Twelfth Night

Twelfth Night

Twelfth Night, Eve of the Epiphany

The close of the Christmas season begins here, and just as our Christmas celebration began in the nighttime hours of Christmas Eve, so the same comes Twelfth Night. If this is confusing (that Twelfth Night should come on the Eleventh Day), remember that even today, much of the way we celebrate holidays is based on traditional reckoning of time, in which a new day begins at sunset. This is why the nights before holidays are so important: Consider Christmas Eve, of course, but other nighttime events, as well, like Hallowe’en (the Eve of All Hallow’s) and at Easter, Holy Saturday, with its vigil Mass that begins only with the setting sun. And so Epiphany Eve, which is tonight, ushers in Epiphany the next day. The night is best known, though, as Twelfth Night, and it has long been a night of great festivity. When it comes to Twelfth Night, the more raucous the celebration, the better. It is a true vestige of the Roman Saturnalia festival of ancient midwinters, right down to one of the most common Twelfth Night customs: the baking of a cake that contains a hidden bean. In some places, it’s a bean and a pea. He who finds the bean is crowned King of the Bean; she who finds the pea, Queen of the Pea. These folks get places of honor at the revels. In the old engraving above, which pictures a grand old Twelfth Night gathering, you can be sure there is a King of the Bean somewhere amongst those folks, and maybe even a Queen of the Pea.

I am always fascinated by images of rousing old parties like this. I think it’s because I am the most awkward person at parties; and yet I picture the Van Tassels’ Quilting and Merrymaking Frolic in Washington Irving’s “The Legend of Sleepy Hollow” or the Fezziwiggs’ Christmas Eve party in Charles Dickens’ A Christmas Carol, and I am pretty confident I’d have a blast at either one. There would be fiddler and a caller and an abundance of food and steaming punch and, well… if you have a party like this, I hope you’ll send me an invitation. I’ll be there with bells on.

There is very little of this Twelfth Night festivity nowadays, especially here in the States where the colonial Puritans did a very good job of setting the pace for work, work, work… not to mention putting the cabbash on Christmas in general. But Christmas survived in this country despite their best efforts. Twelfth Night, however, might be considered a casualty. But I think we need Twelfth Night. Old Father Christmas comes to be with us each year for a visit that lasts but a couple of weeks. It’s only right to send him on his way again in proper fashion, and in our house, that means a celebration––even a small one if that is all we have left in us––is in order. Dinner should be a good one, and a festive Christmas punch is a nice accompaniment, as would be the same wassail we drank on New Year’s Day. Friends and family would be a great addition, as well as good music and an old game or two, like Snapdragon: Fill a shallow bowl with golden raisins and pour a bit of brandy over them. Darken the room (like the darkness of midwinter) and carefully set light to the brandy. Play the game while the brandy is aflame: Each person in the room snatches a raisin from the bowl and makes a wish upon the raisin before popping it into his or her mouth. This old game from Scotland may sound dangerous, but it’s less so than it would seem. Be careful all the same, of course. Each person’s wish should be granted before the next Twelfth Night… or so the story goes.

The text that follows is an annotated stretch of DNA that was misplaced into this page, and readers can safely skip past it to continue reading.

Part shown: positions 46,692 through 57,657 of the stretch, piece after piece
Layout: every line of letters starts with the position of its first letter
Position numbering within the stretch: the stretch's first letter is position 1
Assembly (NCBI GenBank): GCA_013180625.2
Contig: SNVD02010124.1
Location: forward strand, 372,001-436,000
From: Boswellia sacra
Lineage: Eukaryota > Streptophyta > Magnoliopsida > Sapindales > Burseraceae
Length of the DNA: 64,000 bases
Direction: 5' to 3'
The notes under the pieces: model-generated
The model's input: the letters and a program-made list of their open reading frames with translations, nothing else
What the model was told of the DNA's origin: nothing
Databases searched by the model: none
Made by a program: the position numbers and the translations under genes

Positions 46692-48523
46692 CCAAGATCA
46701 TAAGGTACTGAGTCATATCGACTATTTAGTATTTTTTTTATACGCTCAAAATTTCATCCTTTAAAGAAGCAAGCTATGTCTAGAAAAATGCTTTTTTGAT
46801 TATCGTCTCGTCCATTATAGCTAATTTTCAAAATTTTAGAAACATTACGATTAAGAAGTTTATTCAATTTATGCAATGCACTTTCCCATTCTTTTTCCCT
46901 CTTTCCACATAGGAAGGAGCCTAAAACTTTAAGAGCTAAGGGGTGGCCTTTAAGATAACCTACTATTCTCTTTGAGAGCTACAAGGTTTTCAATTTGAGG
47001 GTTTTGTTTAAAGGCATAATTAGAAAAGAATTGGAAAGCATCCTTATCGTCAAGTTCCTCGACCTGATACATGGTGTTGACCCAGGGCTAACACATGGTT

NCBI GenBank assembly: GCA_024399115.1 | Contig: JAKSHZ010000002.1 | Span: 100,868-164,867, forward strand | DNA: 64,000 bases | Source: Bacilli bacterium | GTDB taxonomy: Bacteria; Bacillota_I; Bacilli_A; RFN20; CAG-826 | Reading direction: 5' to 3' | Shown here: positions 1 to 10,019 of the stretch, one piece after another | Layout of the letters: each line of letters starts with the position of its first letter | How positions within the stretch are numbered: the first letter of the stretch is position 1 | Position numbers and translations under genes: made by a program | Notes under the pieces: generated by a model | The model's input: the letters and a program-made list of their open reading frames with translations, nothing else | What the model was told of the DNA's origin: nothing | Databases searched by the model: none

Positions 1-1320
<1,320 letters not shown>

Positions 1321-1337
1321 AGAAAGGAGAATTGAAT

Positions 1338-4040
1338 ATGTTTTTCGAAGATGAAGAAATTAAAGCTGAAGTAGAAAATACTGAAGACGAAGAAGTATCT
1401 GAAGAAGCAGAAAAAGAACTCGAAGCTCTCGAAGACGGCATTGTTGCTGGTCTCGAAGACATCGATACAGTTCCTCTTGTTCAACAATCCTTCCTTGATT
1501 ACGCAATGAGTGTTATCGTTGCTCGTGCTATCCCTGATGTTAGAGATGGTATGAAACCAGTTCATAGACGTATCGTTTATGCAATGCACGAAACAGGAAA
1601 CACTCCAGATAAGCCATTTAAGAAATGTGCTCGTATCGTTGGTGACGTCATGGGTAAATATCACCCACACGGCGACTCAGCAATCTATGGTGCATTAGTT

Christmas ends each year with Epiphany, which will come tomorrow. New things, meanwhile, are just stirring. Twelfth Night and Epiphany usher in the Carnival season. In place like Acadiana, tonight’s revels roll over into the parades and balls hosted by the local krewes that culminate with Mardi Gras, which this year falls on February 9. But again, I’m getting ahead of myself. As for Epiphany, it marks the day the Magi arrived at the stable in Bethlehem after nights of following the star that announced the birth of the Christ child. One of the most endearing figures in the story is an old Italian woman who is known as la befana. She and the Magi are the last of the midwinter gift bearers. Those three kings (los tres reyes) are the ones who bring presents tonight in Spain and Latin America, but in Italy, this is the job of la befana. As the story goes, at that first Christmas oh so long ago, the Magi stopped at la befana’s house and asked her to join them on their journey, but she declined the invitation. “I have so much housework to do!” she told them. And so the Magi left her home and continued on their way.

But as she swept her floors, la befana began to feel a bit remorseful, and once she finished her sweeping, she set out to find the Magi. But she never did find them, nor the child they had told her about. She searched and searched but to no avail. Still, to this day, on each Twelfth Night, la befana sets out upon her broom to seek them. As she makes her rounds, searching high and low for the child and the three kings, la befana leaves small presents for all the sleeping children. Even the ones who were naughty: they get coal, but la befana’s coal is sweet as candy, so even her coal is a nice present to receive.